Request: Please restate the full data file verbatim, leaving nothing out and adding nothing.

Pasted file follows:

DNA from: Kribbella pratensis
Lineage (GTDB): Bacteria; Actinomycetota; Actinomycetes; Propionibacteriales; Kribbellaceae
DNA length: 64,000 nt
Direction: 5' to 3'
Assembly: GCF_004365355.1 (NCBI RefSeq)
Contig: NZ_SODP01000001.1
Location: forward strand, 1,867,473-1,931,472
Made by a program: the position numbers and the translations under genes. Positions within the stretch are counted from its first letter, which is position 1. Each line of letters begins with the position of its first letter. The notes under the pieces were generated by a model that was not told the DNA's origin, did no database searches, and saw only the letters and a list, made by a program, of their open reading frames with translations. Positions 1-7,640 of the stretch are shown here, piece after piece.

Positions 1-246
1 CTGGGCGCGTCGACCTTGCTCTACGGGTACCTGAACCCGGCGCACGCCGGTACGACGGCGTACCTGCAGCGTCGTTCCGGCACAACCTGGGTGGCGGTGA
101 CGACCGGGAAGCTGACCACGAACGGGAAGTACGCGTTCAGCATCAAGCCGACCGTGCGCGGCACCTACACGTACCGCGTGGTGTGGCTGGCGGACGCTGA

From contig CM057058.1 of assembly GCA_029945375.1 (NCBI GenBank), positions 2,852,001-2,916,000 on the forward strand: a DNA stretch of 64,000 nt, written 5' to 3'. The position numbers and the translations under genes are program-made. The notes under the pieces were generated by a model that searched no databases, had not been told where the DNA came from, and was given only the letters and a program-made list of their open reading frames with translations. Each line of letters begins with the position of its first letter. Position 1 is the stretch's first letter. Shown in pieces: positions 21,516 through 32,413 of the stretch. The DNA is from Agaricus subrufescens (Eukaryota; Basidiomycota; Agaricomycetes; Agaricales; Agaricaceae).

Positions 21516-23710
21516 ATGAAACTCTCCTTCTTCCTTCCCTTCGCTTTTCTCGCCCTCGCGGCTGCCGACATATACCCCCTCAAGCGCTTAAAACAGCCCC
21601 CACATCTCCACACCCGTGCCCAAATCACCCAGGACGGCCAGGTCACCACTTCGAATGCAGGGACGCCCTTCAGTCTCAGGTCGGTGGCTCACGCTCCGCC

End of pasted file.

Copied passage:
DNA from: Kribbella pratensis
Lineage (GTDB): Bacteria; Actinomycetota; Actinomycetes; Propionibacteriales; Kribbellaceae
DNA length: 64,000 nt
Direction: 5' to 3'
Assembly: GCF_004365355.1 (NCBI RefSeq)
Contig: NZ_SODP01000001.1
Location: forward strand, 1,867,473-1,931,472
Made by a program: the position numbers and the translations under genes. Positions within the stretch are counted from its first letter, which is position 1. Each line of letters begins with the position of its first letter. The notes under the pieces were generated by a model that was not told the DNA's origin, did no database searches, and saw only the letters and a list, made by a program, of their open reading frames with translations. Positions 1-7,640 of the stretch are shown here, piece after piece.

Positions 1-246
1 CTGGGCGCGTCGACCTTGCTCTACGGGTACCTGAACCCGGCGCACGCCGGTACGACGGCGTACCTGCAGCGTCGTTCCGGCACAACCTGGGTGGCGGTGA
101 CGACCGGGAAGCTGACCACGAACGGGAAGTACGCGTTCAGCATCAAGCCGACCGTGCGCGGCACCTACACGTACCGCGTGGTGTGGCTGGCGGACGCTGA

From contig CM057058.1 of assembly GCA_029945375.1 (NCBI GenBank), positions 2,852,001-2,916,000 on the forward strand: a DNA stretch of 64,000 nt, written 5' to 3'. The position numbers and the translations under genes are program-made. The notes under the pieces were generated by a model that searched no databases, had not been told where the DNA came from, and was given only the letters and a program-made list of their open reading frames with translations. Each line of letters begins with the position of its first letter. Position 1 is the stretch's first letter. Shown in pieces: positions 21,516 through 32,413 of the stretch. The DNA is from Agaricus subrufescens (Eukaryota; Basidiomycota; Agaricomycetes; Agaricales; Agaricaceae).

Positions 21516-23710
21516 ATGAAACTCTCCTTCTTCCTTCCCTTCGCTTTTCTCGCCCTCGCGGCTGCCGACATATACCCCCTCAAGCGCTTAAAACAGCCCC
21601 CACATCTCCACACCCGTGCCCAAATCACCCAGGACGGCCAGGTCACCACTTCGAATGCAGGGACGCCCTTCAGTCTCAGGTCGGTGGCTCACGCTCCGCC